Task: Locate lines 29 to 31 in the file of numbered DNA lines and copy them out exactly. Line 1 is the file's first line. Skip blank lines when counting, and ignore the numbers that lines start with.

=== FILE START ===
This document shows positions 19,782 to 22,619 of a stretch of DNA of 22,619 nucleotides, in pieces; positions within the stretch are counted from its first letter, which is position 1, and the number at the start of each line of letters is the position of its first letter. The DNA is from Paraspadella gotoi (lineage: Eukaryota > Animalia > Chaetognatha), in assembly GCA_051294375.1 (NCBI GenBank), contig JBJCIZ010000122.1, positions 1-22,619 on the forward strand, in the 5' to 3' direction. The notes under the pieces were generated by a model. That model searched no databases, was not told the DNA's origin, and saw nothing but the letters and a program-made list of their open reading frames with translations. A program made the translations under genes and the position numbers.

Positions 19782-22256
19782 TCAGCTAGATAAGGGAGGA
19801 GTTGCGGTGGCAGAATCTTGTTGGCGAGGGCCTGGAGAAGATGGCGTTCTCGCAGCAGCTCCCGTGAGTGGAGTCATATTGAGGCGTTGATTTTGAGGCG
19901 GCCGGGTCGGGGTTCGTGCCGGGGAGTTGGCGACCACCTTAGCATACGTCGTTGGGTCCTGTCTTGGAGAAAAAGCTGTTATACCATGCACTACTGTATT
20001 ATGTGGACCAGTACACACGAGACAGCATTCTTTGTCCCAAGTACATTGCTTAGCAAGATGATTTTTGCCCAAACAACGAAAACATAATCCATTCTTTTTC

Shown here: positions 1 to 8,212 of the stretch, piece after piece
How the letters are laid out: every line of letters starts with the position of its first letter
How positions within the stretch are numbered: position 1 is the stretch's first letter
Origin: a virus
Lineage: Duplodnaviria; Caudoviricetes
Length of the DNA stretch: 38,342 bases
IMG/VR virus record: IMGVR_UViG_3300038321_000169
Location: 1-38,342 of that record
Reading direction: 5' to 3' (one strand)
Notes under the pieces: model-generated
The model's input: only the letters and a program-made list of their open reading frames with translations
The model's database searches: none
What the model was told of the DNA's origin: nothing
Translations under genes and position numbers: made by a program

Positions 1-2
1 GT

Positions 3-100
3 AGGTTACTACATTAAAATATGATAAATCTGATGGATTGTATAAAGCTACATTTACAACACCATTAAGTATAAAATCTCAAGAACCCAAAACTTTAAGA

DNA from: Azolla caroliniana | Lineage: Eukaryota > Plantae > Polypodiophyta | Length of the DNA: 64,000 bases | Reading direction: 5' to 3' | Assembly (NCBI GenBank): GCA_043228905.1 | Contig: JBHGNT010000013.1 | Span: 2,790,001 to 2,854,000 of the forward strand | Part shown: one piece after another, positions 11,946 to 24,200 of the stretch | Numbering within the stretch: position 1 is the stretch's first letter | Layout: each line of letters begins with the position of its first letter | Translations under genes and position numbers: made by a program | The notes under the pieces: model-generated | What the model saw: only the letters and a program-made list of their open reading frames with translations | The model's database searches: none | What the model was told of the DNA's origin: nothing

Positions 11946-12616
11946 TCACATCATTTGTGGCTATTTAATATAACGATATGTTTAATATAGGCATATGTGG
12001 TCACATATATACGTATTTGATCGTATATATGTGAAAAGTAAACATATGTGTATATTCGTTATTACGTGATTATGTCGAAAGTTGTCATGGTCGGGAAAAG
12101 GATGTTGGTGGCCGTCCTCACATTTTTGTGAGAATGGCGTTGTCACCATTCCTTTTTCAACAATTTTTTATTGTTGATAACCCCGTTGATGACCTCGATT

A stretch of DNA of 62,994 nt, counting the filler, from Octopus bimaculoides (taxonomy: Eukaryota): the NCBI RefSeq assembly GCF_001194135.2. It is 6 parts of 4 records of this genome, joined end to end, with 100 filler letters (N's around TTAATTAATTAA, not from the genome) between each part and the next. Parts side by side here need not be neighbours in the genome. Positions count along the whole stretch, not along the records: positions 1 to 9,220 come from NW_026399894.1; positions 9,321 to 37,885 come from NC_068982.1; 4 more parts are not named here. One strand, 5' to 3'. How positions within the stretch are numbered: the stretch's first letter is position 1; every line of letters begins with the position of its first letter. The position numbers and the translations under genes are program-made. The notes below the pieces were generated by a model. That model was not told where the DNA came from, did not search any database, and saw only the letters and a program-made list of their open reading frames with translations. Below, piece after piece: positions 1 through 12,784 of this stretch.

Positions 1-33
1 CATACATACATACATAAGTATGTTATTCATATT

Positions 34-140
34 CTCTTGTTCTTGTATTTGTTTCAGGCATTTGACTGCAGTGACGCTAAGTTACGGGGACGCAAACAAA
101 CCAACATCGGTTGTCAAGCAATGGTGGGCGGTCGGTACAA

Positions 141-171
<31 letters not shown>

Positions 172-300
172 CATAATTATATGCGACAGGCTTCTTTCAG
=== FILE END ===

12101 GATGTTGGTGGCCGTCCTCACATTTTTGTGAGAATGGCGTTGTCACCATTCCTTTTTCAACAATTTTTTATTGTTGATAACCCCGTTGATGACCTCGATT

A stretch of DNA of 62,994 nt, counting the filler, from Octopus bimaculoides (taxonomy: Eukaryota): the NCBI RefSeq assembly GCF_001194135.2. It is 6 parts of 4 records of this genome, joined end to end, with 100 filler letters (N's around TTAATTAATTAA, not from the genome) between each part and the next. Parts side by side here need not be neighbours in the genome. Positions count along the whole stretch, not along the records: positions 1 to 9,220 come from NW_026399894.1; positions 9,321 to 37,885 come from NC_068982.1; 4 more parts are not named here. One strand, 5' to 3'. How positions within the stretch are numbered: the stretch's first letter is position 1; every line of letters begins with the position of its first letter. The position numbers and the translations under genes are program-made. The notes below the pieces were generated by a model. That model was not told where the DNA came from, did not search any database, and saw only the letters and a program-made list of their open reading frames with translations. Below, piece after piece: positions 1 through 12,784 of this stretch.

Positions 1-33